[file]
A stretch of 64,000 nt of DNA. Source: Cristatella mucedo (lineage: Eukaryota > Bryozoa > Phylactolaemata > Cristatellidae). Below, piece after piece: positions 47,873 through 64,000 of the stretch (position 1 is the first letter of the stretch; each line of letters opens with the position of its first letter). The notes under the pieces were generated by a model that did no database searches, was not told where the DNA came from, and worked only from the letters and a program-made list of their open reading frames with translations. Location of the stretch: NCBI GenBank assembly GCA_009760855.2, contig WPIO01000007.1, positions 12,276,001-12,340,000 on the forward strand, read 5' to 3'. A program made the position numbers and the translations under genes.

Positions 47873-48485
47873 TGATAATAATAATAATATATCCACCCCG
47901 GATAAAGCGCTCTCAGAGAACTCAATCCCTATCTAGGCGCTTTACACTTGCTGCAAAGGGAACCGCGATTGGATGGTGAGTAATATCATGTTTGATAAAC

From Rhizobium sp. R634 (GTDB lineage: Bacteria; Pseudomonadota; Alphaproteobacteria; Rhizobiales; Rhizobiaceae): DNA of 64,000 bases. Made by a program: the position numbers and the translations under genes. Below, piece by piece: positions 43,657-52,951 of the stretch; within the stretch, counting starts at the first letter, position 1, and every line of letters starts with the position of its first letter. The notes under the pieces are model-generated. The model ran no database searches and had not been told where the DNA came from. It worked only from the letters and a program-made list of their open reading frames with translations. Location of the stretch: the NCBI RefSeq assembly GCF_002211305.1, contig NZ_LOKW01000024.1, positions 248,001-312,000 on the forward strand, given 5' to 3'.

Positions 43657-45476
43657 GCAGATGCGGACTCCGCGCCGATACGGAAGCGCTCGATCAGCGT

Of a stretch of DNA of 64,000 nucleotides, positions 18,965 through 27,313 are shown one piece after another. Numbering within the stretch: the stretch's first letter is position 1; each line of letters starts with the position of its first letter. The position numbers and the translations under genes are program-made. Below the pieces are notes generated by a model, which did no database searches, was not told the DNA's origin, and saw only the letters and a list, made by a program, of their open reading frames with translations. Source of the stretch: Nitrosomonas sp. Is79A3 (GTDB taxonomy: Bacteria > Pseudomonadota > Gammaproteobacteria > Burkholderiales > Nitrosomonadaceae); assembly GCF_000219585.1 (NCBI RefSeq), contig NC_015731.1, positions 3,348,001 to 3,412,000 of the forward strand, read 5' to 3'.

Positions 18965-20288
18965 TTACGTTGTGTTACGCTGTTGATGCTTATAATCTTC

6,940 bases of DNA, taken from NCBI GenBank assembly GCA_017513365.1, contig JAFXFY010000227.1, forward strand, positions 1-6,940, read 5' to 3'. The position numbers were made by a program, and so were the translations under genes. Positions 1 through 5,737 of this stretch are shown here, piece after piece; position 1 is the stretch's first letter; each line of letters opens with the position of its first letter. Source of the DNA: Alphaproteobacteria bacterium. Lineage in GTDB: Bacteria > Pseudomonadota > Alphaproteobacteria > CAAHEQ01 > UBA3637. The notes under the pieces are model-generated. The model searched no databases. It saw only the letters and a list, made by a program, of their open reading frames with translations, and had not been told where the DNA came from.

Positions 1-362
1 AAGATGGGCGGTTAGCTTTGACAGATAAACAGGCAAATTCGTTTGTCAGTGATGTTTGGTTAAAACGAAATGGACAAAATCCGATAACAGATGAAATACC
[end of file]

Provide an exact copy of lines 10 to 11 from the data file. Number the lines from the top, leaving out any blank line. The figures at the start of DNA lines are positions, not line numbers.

18965 TTACGTTGTGTTACGCTGTTGATGCTTATAATCTTC

6,940 bases of DNA, taken from NCBI GenBank assembly GCA_017513365.1, contig JAFXFY010000227.1, forward strand, positions 1-6,940, read 5' to 3'. The position numbers were made by a program, and so were the translations under genes. Positions 1 through 5,737 of this stretch are shown here, piece after piece; position 1 is the stretch's first letter; each line of letters opens with the position of its first letter. Source of the DNA: Alphaproteobacteria bacterium. Lineage in GTDB: Bacteria > Pseudomonadota > Alphaproteobacteria > CAAHEQ01 > UBA3637. The notes under the pieces are model-generated. The model searched no databases. It saw only the letters and a list, made by a program, of their open reading frames with translations, and had not been told where the DNA came from.